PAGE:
I made a public fork of the original RSurveyGizmo package to accommodate the API Secret, as the original package sometimes errored out with authentication issues.
Those who have been in any sort of sociological research field should very familiar with the available survey platforms out on the web now (e.g., SurveyMonkey, SurveyGizmo, or LimeSurvey). Getting your results usually involves a multi-step generate/export/import cycle. Is there a better way?
I asked the question when using R to digest a survey deployed on SurveyGizmo. With so many R packages out there, I had a hunch there was something to help me get my results from SG into R without having to run through the generate/export/import cycle. Enter RSurveyGizmo, a package that does exactly that.
Beyond aggregates and analytics, the survey results in SurveyGizmo should be stored elsewhere for future use. This raises more questions about ETL from the website itself to your database of choice. In this case, let’s assume we have a MySQL database running on Amazon AWS. I recommend this over a MSSQL instance because of the difficulty of using an ODBC connection on anything other than Windows (but it can be done).
- SurveyGizmo account with surveys already active
- MySQL database established on Amazon AWS
- You know your host, port, dbname, username, and password for your MySQL database on Amazon AWS
- R version 3.4.2
Part I: SurveyGizmo
- Log into your SurveyGizmo account and head over to your API access options. Find that under Account > Integrations > Manage API.
- If you don’t have an active API key listed, Create an API Key. You will then see the API key listed for your user account. Copy that key to a text editor, as you will need it momentarily.
- Go back to your SurveyGizmo home page and view the surveys you have out there. Choose one and click on it.
- You’ll be taken to the survey build page and the address will be something like https://app.surveygizmo.com/builder/build/id/xxxxxxx where xxxxxxx is a unique number. Copy that number to a text editor, as you will need it momentarily too.
Part II: R + SurveyGizmo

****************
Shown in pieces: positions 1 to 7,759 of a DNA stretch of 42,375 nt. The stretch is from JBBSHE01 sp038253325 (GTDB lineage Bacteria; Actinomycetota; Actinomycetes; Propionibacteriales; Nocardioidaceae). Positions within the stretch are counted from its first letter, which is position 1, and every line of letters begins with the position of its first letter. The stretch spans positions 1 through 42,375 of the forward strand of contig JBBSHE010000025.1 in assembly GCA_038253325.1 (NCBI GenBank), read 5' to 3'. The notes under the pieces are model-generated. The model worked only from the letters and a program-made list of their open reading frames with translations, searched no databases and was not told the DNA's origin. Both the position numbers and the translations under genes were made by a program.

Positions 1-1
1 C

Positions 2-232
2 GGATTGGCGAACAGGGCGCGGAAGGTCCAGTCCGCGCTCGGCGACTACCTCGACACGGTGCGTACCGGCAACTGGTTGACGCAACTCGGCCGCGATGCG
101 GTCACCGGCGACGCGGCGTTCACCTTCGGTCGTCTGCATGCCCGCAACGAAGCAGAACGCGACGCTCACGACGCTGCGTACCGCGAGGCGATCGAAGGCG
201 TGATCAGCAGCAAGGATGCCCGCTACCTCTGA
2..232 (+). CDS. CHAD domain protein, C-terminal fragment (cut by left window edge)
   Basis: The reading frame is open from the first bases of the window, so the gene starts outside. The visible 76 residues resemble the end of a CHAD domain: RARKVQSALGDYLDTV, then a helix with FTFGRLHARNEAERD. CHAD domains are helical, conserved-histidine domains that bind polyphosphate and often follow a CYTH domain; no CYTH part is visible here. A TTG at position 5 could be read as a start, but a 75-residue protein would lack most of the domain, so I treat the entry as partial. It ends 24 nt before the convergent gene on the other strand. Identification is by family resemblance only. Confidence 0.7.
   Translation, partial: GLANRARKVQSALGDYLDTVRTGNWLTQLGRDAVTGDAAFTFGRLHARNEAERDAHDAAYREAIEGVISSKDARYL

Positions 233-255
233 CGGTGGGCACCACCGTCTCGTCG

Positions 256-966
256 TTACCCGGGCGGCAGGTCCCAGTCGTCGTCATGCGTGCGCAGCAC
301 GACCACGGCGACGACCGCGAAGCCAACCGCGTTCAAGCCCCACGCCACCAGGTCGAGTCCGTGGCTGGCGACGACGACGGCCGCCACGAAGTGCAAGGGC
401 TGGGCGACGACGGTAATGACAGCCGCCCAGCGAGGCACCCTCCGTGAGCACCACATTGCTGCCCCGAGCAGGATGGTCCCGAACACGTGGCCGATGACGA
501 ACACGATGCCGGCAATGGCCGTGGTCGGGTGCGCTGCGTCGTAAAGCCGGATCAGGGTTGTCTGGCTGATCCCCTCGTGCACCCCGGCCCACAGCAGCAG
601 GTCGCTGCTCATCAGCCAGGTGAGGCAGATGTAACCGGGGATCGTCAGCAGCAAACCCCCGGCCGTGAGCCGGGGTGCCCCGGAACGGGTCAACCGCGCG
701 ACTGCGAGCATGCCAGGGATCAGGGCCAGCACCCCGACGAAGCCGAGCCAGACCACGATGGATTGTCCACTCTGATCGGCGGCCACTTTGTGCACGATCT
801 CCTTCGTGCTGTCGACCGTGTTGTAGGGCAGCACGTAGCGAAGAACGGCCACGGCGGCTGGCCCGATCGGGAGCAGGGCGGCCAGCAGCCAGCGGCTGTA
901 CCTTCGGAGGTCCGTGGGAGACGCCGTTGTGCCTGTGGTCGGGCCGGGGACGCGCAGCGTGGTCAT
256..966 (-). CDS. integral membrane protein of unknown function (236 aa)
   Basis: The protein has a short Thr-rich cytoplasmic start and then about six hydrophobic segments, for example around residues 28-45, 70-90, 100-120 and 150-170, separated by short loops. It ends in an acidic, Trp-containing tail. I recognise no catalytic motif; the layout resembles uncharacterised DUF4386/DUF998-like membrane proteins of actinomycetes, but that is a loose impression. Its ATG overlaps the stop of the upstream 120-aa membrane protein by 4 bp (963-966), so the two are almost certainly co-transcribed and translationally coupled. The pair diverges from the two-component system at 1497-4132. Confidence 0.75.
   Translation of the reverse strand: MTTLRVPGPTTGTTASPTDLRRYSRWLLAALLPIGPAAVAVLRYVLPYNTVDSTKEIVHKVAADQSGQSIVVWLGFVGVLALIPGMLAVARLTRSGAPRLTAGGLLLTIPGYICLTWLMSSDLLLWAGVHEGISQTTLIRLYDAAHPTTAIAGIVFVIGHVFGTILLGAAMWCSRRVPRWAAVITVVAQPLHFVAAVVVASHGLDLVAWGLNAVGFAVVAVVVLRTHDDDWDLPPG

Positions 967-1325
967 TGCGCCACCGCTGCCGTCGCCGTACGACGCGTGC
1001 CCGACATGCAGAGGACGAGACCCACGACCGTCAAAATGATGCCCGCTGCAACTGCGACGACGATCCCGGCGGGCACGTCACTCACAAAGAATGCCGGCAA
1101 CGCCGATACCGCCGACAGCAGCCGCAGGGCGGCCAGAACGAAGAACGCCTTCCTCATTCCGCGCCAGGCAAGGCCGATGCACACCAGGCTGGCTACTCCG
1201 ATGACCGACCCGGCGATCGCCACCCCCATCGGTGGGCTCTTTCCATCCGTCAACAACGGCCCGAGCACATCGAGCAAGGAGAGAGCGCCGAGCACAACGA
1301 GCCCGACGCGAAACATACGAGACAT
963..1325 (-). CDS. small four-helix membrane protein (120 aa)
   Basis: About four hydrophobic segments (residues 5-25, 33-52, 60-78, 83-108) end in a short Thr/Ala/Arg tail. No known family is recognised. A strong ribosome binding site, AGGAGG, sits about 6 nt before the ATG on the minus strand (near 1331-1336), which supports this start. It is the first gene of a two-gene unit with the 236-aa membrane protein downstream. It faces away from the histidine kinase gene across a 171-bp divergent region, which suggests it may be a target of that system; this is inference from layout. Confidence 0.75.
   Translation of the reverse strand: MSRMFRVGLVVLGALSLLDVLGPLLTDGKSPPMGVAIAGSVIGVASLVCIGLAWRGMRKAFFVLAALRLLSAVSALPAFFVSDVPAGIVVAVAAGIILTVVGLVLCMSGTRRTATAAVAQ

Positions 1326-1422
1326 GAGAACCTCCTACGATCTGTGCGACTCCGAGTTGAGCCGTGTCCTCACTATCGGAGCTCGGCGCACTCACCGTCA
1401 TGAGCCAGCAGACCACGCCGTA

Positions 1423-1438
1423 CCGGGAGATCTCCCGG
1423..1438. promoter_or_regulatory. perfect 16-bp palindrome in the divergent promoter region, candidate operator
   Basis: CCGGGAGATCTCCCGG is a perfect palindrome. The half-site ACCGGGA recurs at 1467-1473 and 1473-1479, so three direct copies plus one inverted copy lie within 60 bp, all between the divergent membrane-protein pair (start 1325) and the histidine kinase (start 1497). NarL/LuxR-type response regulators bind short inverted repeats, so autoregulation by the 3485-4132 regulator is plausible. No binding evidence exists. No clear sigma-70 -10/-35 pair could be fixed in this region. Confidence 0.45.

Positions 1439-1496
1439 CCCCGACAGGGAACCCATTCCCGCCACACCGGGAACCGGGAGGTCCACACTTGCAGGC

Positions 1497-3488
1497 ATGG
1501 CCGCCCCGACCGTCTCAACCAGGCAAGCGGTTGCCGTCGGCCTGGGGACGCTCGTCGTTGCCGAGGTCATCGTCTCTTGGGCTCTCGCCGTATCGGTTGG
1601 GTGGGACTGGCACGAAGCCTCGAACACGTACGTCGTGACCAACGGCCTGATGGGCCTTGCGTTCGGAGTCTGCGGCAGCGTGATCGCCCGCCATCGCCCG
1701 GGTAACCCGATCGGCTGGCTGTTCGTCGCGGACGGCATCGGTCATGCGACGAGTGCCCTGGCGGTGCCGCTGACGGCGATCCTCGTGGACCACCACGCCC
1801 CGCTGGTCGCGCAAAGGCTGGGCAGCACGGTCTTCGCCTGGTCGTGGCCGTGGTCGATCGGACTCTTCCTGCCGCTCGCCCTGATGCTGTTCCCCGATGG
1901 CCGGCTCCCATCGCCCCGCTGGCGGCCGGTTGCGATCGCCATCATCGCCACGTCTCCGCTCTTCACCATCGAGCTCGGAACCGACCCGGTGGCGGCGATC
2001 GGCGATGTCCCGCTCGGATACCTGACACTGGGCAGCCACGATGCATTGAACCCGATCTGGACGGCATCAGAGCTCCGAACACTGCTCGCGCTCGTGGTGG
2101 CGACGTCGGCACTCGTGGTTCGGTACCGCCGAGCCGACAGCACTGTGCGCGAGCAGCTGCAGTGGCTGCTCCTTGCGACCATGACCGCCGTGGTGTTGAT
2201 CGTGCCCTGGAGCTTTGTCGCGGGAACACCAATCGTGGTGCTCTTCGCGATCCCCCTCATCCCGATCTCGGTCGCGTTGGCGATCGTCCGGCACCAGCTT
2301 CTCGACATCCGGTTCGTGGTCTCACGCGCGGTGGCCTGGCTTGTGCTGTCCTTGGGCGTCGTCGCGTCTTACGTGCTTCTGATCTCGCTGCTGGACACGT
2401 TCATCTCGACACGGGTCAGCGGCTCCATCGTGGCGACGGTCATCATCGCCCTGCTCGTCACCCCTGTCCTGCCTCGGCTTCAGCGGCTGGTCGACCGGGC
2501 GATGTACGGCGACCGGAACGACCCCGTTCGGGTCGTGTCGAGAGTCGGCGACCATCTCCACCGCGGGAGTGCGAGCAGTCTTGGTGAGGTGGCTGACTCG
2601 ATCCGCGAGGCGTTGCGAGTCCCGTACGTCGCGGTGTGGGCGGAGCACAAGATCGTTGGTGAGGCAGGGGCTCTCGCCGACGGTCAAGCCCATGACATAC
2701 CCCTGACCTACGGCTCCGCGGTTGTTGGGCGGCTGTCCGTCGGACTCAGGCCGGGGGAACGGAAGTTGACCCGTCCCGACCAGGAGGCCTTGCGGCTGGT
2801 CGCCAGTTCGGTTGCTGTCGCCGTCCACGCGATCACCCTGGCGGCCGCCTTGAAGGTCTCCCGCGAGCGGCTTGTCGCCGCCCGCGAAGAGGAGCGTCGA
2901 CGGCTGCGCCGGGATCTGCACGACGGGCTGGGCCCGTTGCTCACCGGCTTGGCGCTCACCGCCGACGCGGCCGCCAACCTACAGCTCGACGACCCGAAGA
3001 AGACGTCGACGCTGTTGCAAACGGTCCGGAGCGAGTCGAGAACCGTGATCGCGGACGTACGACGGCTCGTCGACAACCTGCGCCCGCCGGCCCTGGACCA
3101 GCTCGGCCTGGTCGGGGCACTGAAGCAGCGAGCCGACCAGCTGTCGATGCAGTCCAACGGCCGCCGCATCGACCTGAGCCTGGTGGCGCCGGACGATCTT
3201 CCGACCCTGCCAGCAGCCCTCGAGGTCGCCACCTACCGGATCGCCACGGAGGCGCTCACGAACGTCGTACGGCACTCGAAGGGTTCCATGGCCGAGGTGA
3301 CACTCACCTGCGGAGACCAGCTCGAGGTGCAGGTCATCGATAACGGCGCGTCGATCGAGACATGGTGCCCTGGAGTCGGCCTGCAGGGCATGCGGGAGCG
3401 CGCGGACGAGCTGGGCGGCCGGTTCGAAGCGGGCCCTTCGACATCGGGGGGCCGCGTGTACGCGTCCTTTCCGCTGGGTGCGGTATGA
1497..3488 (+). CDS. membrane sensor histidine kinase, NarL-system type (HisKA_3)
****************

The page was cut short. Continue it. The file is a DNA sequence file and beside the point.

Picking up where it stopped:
- Install RSurveyGizmo via devtools.
- Construct the script to grab your survey. You will need the API key and survey number.
library(Rsurveygizmo) api <- "your_api_key" my.data <- pullsg(survey_number, api, completes_only=T)
- You will see loading progress and, depending on the size of your survey, will have a frame full of data in just a few moments. (Sometimes I get a JSON error, but it resolves itself in a few minutes.) SurveyGizmo does have API call limits, so please be judicious with how many times you do this. It’s generally good to run the process once you have enough data to start writing your analytics scripts, then again once the survey is closed.
- This is the simplest of the methods in the RSurveyGizmo package. You will want to explore the package documentation to learn all it can do for you.
Part III: R + MySQL
- Install the RMySQL package via your package loader.
- Construct the script to establish your connection, filling in your specific details.
# load RMySQL library(RMySQL) # establish the MySQL connection con <- dbConnect(RMySQL::MySQL(), username = "user", password = "password", host = "name.something.zone.rds.amazonaws.com", port = 3306, dbname = "mydb" )
- Now con will serve as your pipeline for the RMySQL calls.
- Two common methods are dbWriteTable and dbSendQuery. As you might expect, to write an R data frame to a table in your MySQL database, you use dbWriteTable:
dbWriteTable(con, "table_name", dataframe.name, overwrite=TRUE)
Using overwrite=TRUE means your table is essentially dropped and recreated, rather than appended.
To get an existing MySQL table into a new R data frame, you’d use dbSendQuery:
newframe = dbSendQuery(con, "SELECT * FROM mydb.mytable")
- Here’s a wrinkle, though. SurveyGizmo downloads come with concatenated column names that may not be very helpful. I prefer to convert all my column names to a standard format and establish a reference table with all the original questions matched up. The following script grabs all the column names from an existing data frame and creates a table with a standard “qxxx” format matched to the original question name.
# get question text into vector Question_Text <- colnames(mydata.original) # get length of that vector sq <- length(Question_Text) # generate sequence based on that length QKey <- sprintf("q%03d",seq(1:sq)) # make a new data frame with the QKeys matched to the original question text mydata.questions <- data.frame(QKey, Question_Text) # replace original question text with the those keys colnames(mydata.original) = as.character(QKey);
Now you have two frames: mydata.original with uniform column names, and mydata.questions with those column names matched to the original text.
Assuming you want to get those frames into your MySQL database, use the following:
dbWriteTable(con, "mydata_questions",mydata.questions, overwrite=TRUE) dbWriteTable(con, "mydata_original",mydata.original, overwrite=TRUE)